The Seattle Cinema Scene: Noir City 2012 and Oscar Nominees in the Theaters

Noir City Seattle, a shorter travelling version of San Francisco’s Noir City festival featuring archival and restored 35mm prints of noir classics and rarities, begins its seven day run of double feature screenings at the Uptown: the first year to screen at SIFF Cinema’s new venue.

The series kicks off with Thieves’ Highway (1949), directed by Jules Dassin after his career launching one-two punch of The Naked City and Brute Force. Richard Conte is the firecracker independent trucker who takes on the crooked San Francisco produce market operator (Lee J. Cobb) who crippled his father. He’s a two-fisted idealist in the nocturnal bustle of the San Francisco docks and produce marketplace and the winding two-lane highways of California, made even more treacherous in the daylight thanks to ruthless competition launched by Cobb’s henchmen. Valentina Cortese is the tarnished urban beauty sent to fleece Conte and Dassin gives the film a working class grit and post-WWII disillusionment. It plays with the Robert Wise-directed The House on Telegraph Hill (1951), a handsome suspense melodrama about a European WWII relocation camp survivor (Valentino Cortesa) who takes the identity of a deceased friend for a new life in America, which includes a son, a San Francisco mansion, and a suitor (Richard Basehart) who may have ulterior motives.

Saturday brings a pair of classics named after the dames that haunt our heroes: Gilda (1946), starring Rita Hayworth in her most iconic screen siren role as a sex kitten who digs her claws into the bodyguard (tough guy Glenn Ford) of her crippled sugar daddy husband (George Macready), and Laura (1944), with Gene Tierney as the beauty in a painting who obsesses homicide detective Dana Andrews. It’s one of the sleekest, silkiest noirs of all time.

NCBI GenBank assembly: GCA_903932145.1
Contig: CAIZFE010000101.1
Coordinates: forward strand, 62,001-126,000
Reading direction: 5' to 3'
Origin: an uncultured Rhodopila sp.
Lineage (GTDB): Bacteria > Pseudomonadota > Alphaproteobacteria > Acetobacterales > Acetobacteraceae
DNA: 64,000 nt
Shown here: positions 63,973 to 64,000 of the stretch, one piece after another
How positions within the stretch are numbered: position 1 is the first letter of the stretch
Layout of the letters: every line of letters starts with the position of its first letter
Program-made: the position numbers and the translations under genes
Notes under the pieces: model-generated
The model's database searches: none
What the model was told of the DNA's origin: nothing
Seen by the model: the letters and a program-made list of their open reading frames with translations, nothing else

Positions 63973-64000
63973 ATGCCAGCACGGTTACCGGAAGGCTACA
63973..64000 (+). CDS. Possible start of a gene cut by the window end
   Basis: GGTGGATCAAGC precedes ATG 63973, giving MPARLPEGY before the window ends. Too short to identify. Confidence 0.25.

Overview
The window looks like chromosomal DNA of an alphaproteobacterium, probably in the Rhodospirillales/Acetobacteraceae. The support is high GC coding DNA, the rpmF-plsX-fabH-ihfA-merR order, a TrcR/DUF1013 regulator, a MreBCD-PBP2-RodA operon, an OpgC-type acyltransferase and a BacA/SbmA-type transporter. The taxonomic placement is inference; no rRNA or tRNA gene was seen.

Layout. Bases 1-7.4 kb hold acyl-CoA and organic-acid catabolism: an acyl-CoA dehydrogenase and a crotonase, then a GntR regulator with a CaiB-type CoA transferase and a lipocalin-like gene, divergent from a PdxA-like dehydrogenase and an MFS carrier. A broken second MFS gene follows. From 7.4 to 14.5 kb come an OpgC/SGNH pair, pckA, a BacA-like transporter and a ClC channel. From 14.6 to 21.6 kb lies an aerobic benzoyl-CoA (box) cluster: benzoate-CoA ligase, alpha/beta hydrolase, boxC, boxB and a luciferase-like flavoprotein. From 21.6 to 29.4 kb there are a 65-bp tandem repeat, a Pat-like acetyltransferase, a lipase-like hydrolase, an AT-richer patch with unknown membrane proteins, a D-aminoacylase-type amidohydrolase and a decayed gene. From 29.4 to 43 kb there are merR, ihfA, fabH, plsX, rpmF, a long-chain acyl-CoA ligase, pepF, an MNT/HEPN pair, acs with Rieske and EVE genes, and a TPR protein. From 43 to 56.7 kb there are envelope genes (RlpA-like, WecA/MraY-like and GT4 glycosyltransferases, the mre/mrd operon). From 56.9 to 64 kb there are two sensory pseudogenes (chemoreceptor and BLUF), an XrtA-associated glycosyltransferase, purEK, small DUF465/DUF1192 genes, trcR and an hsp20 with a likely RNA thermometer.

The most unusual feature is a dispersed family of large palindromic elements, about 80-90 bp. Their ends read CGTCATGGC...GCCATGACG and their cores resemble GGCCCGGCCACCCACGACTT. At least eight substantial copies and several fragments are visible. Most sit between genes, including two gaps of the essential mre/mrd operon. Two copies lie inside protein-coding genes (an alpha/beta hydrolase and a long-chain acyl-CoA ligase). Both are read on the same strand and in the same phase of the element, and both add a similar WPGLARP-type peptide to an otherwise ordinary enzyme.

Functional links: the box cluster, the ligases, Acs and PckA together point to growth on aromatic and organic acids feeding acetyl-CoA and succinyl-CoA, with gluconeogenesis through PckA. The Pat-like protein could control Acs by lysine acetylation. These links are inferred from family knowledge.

The series pairs up its offerings through the week: there’s proto-noir (Okay America and Afraid to Talk) on Monday night, comedy noir (Unfaithfully Yours and The Good Humor Man) on Tuesday, two by Sam Fuller (House of Bamboo and Underworld USA) on Wednesday and a pair of bad girls (Gloria Graham in Naked Alibi and Beverly Michaels in Pickup) on Thursday. There are rarities mixed in with the classics, but the real curiosity for me is The Great Gatsby (1949), the shadowy first version first sound era version of the F. Scott Fitgerald novel with Alan Ladd as the enigmatic Gatsby. Never on home video, out of circulation for years on TV and repertory screenings, it arrives in a new 35mm (one assumes inspired by the upcoming version by Baz Luhrmann). It plays Sunday with Three Strangers (1946), written (but not directed) by John Huston after The Maltese Falcon and starring Falcon veterans Peter Lorre and Sidney Greenstreet.

Schedule, showtimes, and ticket information at the SIFF Cinema website.

Oscars

But yeah, most everyone else is focused on the Oscars, and just in time for some last minute cramming for your Oscar pools comes two more nominated films: Chico and Rita, a hand-drawn musical from Spain nominated for Best Animated Feature, opens at the Seven Gables (John Hartl reviews it for The Seattle Times), and Bullhead, the Belgian drama nominated for Best Foreign Language Feature, opens at The Uptown.